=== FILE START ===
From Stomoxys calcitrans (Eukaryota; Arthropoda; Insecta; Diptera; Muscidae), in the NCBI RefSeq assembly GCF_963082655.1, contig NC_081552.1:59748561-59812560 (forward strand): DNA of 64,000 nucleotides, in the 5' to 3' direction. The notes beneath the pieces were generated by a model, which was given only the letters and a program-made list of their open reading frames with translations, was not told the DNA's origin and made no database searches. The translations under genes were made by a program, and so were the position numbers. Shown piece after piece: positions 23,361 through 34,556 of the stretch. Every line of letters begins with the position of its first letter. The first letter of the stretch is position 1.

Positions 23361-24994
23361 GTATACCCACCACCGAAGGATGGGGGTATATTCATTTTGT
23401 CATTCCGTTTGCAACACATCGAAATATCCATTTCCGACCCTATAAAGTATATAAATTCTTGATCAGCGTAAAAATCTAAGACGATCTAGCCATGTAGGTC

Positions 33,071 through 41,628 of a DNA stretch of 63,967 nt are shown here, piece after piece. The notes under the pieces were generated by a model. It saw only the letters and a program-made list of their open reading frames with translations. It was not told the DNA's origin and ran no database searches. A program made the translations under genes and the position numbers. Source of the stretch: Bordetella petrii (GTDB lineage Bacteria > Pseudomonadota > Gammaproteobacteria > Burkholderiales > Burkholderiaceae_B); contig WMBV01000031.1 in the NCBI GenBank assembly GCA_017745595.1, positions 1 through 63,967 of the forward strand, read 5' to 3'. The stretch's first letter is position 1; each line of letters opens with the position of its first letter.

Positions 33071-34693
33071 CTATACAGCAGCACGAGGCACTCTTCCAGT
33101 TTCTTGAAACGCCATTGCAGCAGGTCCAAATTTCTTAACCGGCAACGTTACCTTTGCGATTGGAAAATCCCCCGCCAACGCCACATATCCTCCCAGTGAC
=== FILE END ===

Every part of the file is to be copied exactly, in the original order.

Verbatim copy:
From Stomoxys calcitrans (Eukaryota; Arthropoda; Insecta; Diptera; Muscidae), in the NCBI RefSeq assembly GCF_963082655.1, contig NC_081552.1:59748561-59812560 (forward strand): DNA of 64,000 nucleotides, in the 5' to 3' direction. The notes beneath the pieces were generated by a model, which was given only the letters and a program-made list of their open reading frames with translations, was not told the DNA's origin and made no database searches. The translations under genes were made by a program, and so were the position numbers. Shown piece after piece: positions 23,361 through 34,556 of the stretch. Every line of letters begins with the position of its first letter. The first letter of the stretch is position 1.

Positions 23361-24994
23361 GTATACCCACCACCGAAGGATGGGGGTATATTCATTTTGT
23401 CATTCCGTTTGCAACACATCGAAATATCCATTTCCGACCCTATAAAGTATATAAATTCTTGATCAGCGTAAAAATCTAAGACGATCTAGCCATGTAGGTC

Positions 33,071 through 41,628 of a DNA stretch of 63,967 nt are shown here, piece after piece. The notes under the pieces were generated by a model. It saw only the letters and a program-made list of their open reading frames with translations. It was not told the DNA's origin and ran no database searches. A program made the translations under genes and the position numbers. Source of the stretch: Bordetella petrii (GTDB lineage Bacteria > Pseudomonadota > Gammaproteobacteria > Burkholderiales > Burkholderiaceae_B); contig WMBV01000031.1 in the NCBI GenBank assembly GCA_017745595.1, positions 1 through 63,967 of the forward strand, read 5' to 3'. The stretch's first letter is position 1; each line of letters opens with the position of its first letter.

Positions 33071-34693
33071 CTATACAGCAGCACGAGGCACTCTTCCAGT
33101 TTCTTGAAACGCCATTGCAGCAGGTCCAAATTTCTTAACCGGCAACGTTACCTTTGCGATTGGAAAATCCCCCGCCAACGCCACATATCCTCCCAGTGAC